Have Britain’s Millionaires Died A Slow Death?

Have Britain’s Millionaires Died A Slow Death?

londons most expensive home on bishops avenue NW2

The figures are in. According to Largemortgageloans.com, a large loans specialist mortgage broker, £1m property sales in Great Britain fell by a whopping 41% in 2008. Figures in 2007 indicated that 9,003 £1m properties changed hands in the country, while in 2008 the total was 5,302.

It seems that Britain’s millionaires are either sitting tight, or else they too are suffering from the global recession. Our bet of course is the latter. While the figures certainly speak their own language, overall they only accounted for 0.7% of all property sales in the country last year – a mere drop in the ocean.

The biggest impact was seen in the regions of London and the North West while Scotland and the North East battled on in true warrior style.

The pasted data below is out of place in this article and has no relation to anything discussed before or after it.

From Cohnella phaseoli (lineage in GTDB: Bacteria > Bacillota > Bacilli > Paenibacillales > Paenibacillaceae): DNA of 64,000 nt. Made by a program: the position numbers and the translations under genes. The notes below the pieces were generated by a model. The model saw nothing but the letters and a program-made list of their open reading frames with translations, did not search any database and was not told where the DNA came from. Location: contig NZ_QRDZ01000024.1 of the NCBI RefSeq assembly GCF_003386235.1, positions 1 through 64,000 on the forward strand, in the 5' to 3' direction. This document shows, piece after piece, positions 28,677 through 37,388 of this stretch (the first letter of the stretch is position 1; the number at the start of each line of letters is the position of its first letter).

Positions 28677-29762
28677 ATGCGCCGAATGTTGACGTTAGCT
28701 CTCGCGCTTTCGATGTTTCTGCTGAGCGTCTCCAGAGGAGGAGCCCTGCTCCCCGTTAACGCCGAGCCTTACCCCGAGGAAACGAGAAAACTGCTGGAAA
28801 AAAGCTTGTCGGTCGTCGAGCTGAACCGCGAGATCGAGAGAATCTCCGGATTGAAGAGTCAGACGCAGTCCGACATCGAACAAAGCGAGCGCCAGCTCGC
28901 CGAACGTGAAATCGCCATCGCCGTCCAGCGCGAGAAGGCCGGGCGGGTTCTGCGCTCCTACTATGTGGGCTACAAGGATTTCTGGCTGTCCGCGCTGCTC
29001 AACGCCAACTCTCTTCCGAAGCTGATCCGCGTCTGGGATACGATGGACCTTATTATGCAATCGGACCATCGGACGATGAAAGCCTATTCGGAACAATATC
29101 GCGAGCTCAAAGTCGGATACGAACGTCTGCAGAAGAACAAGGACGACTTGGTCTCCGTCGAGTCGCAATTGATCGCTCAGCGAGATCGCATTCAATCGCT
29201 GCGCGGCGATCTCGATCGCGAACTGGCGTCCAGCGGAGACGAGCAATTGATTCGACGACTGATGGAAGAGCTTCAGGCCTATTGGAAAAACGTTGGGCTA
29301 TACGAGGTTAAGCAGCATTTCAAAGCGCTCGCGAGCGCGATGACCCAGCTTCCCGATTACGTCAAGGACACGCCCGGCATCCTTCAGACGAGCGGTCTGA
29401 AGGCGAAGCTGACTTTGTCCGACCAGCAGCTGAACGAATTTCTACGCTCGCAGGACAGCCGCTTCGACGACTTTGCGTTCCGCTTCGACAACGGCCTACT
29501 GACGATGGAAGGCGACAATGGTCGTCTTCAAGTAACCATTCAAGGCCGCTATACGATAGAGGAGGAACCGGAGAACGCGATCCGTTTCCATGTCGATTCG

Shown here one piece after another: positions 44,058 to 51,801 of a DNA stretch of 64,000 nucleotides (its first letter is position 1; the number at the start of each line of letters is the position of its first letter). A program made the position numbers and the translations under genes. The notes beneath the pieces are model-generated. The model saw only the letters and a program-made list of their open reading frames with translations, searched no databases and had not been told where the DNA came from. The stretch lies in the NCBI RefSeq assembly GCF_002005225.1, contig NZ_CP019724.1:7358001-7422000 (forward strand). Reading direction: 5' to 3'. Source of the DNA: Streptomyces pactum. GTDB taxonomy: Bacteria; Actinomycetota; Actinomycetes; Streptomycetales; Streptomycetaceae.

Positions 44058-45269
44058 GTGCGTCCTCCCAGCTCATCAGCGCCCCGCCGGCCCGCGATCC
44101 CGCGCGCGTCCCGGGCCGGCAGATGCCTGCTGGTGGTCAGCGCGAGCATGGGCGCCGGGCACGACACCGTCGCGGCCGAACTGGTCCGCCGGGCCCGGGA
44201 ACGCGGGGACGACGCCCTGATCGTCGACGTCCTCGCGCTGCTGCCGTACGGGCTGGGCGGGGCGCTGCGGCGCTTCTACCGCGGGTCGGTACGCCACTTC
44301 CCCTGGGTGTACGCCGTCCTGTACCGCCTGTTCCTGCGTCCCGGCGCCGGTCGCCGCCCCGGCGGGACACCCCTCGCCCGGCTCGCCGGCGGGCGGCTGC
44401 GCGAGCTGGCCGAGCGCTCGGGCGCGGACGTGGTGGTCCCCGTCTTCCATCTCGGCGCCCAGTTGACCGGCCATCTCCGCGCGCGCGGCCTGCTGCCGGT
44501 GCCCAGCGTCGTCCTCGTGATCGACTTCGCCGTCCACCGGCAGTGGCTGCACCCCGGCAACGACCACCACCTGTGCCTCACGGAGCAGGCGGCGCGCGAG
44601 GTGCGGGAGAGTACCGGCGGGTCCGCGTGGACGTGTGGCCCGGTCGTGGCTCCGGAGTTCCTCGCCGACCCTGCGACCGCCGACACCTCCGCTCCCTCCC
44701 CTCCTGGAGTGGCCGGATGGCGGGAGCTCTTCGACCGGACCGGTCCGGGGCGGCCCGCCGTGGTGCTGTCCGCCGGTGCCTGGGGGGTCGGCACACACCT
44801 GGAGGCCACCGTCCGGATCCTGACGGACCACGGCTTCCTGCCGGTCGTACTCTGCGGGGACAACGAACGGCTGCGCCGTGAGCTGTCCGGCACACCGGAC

Perhaps the swanky London addresses are no longer a desired piece of a property investor’s portfolio these days.

In an interview managing director of Largemortgageloans.com, Paul Welch stated: “The credit crisis has hit millionaires hard but if you have cash in your pocket, then now is a good time to buy property.”

Despite the overall price falls of properties in Britain, there are some signs of a market recovery if we are to believe Nationwide who said the average cost of a home increased 1.2 per cent in May, pushing average values up to £154,000.

Chase Devonshire even stated that Britain’s property market was on the up not so long ago while Stride reports that “we are not home and dry yet”.

Photo credits: Jones via Flickr